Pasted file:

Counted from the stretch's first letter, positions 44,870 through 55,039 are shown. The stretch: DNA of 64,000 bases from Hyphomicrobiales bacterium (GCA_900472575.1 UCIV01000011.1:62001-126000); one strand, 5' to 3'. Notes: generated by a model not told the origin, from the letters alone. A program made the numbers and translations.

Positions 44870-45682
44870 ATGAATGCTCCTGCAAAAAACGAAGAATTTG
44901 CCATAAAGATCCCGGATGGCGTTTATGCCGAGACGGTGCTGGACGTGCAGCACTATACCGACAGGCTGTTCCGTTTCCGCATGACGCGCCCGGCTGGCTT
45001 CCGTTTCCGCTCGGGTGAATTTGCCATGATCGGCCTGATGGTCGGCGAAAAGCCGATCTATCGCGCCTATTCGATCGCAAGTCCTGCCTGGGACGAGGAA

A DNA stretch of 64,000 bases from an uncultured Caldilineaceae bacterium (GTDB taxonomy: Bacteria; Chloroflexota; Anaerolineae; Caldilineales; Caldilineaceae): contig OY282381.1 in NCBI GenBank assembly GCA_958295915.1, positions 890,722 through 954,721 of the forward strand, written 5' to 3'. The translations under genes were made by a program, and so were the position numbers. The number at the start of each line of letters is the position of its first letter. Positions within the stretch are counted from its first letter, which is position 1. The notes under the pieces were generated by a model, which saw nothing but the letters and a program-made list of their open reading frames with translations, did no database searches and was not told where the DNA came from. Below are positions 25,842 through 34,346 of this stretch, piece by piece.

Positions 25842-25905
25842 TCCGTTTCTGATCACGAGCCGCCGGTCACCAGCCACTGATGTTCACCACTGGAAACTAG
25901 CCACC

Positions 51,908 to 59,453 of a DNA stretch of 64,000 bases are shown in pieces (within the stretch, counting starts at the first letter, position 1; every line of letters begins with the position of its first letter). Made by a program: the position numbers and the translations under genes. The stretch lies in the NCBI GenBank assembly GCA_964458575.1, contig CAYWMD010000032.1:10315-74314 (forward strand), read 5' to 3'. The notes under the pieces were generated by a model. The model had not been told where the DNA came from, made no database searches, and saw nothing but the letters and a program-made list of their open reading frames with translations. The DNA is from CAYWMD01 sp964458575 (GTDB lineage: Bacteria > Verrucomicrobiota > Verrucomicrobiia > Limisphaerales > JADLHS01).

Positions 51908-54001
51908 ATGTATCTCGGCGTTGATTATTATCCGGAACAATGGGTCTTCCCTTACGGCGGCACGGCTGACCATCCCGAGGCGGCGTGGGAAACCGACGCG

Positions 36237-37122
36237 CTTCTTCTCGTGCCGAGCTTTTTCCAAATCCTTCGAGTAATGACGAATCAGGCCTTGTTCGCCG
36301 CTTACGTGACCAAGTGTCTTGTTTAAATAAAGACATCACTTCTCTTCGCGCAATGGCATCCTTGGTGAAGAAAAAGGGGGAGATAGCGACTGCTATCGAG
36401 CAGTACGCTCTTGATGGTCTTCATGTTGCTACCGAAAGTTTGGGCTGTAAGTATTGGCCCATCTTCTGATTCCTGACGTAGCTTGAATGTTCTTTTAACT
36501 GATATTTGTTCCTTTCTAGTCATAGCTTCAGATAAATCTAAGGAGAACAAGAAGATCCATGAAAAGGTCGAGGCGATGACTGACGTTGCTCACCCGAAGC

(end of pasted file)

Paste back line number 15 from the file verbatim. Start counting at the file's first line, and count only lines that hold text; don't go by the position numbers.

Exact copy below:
36301 CTTACGTGACCAAGTGTCTTGTTTAAATAAAGACATCACTTCTCTTCGCGCAATGGCATCCTTGGTGAAGAAAAAGGGGGAGATAGCGACTGCTATCGAG